- An emphasis on deep water drilling by Petrobras affected its stock price.
- The futures market for oil suggests that the Gulf event will not have a major effect on oil prices.
stock price performance of BP, Transocean and Halliburton
stock price performance of ConocoPhillips, Exxon and Petrobras
Long term futures market for oil
While financial markets are not always right, it is useful to see what they have to say. Chart A plots the stock price performance of the three companies that are most closely tied to the oil spill--BP, Transocean and Halliburton. As you can see, the stock prices of the three companies have been hammered, realizing loses in the neighborhood of $35 billion, which is substantially greater than most estimates of the various damages and cleanup costs.
As a comparison, as I plot in Chart B, the stock prices of ConocoPhillips and ExxonMobil were not affected by the spill. However, Petrobras, which was in no way associated with the accident, has also suffered significant declines in their stock price. What is the connection with Petrobras? Petrobras is essentially betting the company on very deep water drilling, and the stock market, in light of the Gulf disaster, appears to be questioning that bet.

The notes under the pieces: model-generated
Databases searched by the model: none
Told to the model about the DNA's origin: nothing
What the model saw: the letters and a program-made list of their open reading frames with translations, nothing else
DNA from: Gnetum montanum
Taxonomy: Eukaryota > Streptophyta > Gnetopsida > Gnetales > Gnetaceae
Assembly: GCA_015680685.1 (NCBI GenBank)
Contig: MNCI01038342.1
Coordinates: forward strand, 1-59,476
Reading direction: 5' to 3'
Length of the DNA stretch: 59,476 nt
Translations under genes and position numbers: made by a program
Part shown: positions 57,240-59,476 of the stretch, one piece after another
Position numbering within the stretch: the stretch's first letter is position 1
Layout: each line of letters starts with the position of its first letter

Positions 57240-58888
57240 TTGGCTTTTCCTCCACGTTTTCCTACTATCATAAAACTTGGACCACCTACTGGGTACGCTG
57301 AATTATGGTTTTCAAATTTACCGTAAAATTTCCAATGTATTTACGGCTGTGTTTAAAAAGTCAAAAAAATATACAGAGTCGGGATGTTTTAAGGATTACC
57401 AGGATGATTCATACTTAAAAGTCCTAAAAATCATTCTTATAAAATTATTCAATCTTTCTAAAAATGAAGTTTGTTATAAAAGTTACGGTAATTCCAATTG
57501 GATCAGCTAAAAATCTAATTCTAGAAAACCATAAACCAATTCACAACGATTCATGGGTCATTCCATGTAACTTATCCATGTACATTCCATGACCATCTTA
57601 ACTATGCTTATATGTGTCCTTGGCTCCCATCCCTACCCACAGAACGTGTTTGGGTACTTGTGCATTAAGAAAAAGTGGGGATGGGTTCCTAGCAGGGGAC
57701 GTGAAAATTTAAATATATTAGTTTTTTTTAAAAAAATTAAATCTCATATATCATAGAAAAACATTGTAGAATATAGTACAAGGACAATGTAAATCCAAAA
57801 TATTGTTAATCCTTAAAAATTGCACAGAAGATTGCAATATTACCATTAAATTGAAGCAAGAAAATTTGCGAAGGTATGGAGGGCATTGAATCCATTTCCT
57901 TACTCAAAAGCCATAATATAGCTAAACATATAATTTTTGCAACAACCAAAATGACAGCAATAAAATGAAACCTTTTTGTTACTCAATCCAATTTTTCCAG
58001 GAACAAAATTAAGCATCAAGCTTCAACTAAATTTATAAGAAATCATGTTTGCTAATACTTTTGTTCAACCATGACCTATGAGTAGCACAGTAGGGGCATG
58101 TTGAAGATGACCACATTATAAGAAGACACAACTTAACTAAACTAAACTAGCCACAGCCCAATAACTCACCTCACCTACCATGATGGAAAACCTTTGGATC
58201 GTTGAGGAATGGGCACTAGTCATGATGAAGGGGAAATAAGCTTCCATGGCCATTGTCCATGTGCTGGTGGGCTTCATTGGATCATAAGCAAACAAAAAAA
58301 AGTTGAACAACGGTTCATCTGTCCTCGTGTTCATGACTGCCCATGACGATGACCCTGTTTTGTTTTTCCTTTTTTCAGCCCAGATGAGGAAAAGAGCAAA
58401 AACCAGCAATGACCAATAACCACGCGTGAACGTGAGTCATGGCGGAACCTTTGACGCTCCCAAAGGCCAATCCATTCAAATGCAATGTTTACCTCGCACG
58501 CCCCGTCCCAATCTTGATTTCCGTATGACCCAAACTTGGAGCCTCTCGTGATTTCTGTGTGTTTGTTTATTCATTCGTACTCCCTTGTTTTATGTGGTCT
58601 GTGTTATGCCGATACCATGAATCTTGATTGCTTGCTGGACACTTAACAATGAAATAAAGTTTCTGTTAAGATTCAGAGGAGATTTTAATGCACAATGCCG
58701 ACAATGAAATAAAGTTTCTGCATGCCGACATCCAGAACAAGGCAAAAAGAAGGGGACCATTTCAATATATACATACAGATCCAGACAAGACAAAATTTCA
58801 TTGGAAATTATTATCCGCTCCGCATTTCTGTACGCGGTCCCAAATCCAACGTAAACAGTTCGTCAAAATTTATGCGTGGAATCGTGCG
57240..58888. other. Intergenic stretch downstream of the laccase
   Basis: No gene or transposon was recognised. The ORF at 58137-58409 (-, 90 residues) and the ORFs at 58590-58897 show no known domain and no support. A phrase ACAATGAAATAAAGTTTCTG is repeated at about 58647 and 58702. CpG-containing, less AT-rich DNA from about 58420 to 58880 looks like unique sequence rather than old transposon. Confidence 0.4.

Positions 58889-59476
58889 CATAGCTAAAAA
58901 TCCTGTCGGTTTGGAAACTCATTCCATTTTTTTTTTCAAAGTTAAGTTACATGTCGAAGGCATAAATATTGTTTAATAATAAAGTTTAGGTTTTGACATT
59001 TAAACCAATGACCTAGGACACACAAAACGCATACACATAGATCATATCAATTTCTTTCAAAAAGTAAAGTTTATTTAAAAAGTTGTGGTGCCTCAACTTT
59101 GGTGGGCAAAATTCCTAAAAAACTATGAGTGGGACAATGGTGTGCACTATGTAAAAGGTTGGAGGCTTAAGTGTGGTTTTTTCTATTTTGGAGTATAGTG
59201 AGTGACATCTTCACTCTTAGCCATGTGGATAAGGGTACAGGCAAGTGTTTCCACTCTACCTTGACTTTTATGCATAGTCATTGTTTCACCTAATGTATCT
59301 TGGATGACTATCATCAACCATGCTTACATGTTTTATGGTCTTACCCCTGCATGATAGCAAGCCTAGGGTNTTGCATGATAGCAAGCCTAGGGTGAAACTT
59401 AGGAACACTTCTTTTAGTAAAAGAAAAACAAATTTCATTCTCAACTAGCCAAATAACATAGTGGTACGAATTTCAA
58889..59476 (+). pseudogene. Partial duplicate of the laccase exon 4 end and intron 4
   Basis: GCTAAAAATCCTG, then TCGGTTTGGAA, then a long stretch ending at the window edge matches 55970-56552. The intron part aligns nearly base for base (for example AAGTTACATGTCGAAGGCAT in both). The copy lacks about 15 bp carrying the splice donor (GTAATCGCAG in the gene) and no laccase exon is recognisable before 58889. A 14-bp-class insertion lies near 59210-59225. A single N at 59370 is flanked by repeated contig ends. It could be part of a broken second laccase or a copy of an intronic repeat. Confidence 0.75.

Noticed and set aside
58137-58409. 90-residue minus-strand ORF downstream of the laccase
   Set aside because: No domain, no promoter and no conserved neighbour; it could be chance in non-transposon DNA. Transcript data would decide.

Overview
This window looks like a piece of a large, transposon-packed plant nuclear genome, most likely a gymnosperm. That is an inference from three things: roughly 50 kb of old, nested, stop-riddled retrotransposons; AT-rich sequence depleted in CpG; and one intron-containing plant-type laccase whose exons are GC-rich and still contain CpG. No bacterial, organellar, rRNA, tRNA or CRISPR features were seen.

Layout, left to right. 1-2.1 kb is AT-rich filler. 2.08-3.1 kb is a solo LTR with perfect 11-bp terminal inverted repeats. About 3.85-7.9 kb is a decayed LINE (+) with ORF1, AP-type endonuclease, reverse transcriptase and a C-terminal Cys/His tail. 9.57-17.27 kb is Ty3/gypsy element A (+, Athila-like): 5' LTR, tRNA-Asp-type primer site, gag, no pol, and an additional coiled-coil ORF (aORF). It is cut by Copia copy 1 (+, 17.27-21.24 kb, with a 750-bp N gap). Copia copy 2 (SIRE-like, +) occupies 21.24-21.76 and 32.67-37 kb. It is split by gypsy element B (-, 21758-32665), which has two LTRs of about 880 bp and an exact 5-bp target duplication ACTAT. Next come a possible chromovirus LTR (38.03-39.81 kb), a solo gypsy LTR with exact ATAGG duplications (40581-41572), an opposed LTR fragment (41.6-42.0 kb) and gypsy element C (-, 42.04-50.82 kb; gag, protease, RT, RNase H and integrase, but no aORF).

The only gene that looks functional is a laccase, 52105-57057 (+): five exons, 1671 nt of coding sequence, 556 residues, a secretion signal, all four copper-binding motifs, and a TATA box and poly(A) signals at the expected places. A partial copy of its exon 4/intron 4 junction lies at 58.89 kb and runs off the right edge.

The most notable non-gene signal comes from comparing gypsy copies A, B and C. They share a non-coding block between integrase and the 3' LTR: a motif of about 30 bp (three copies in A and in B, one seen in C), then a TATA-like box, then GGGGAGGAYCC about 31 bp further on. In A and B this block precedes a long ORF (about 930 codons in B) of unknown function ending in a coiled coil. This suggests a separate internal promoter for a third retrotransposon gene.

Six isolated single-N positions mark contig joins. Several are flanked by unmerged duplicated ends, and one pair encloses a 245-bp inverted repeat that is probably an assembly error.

Finally, it is worthwhile looking at the long term futures market for oil, which is plotted in Chart C. Are the markets expecting a moratorium on deep water drilling that will lead to a future shortage of oil? Apparently, the markets response suggests that the Gulf event will not have a major effect on oil prices. The move in five year futures prices has not been material, and the spread between Brent and WTI has actually widened a bit, suggesting that--if anything--oil is likely to become scarcer in Europe than in the U.S.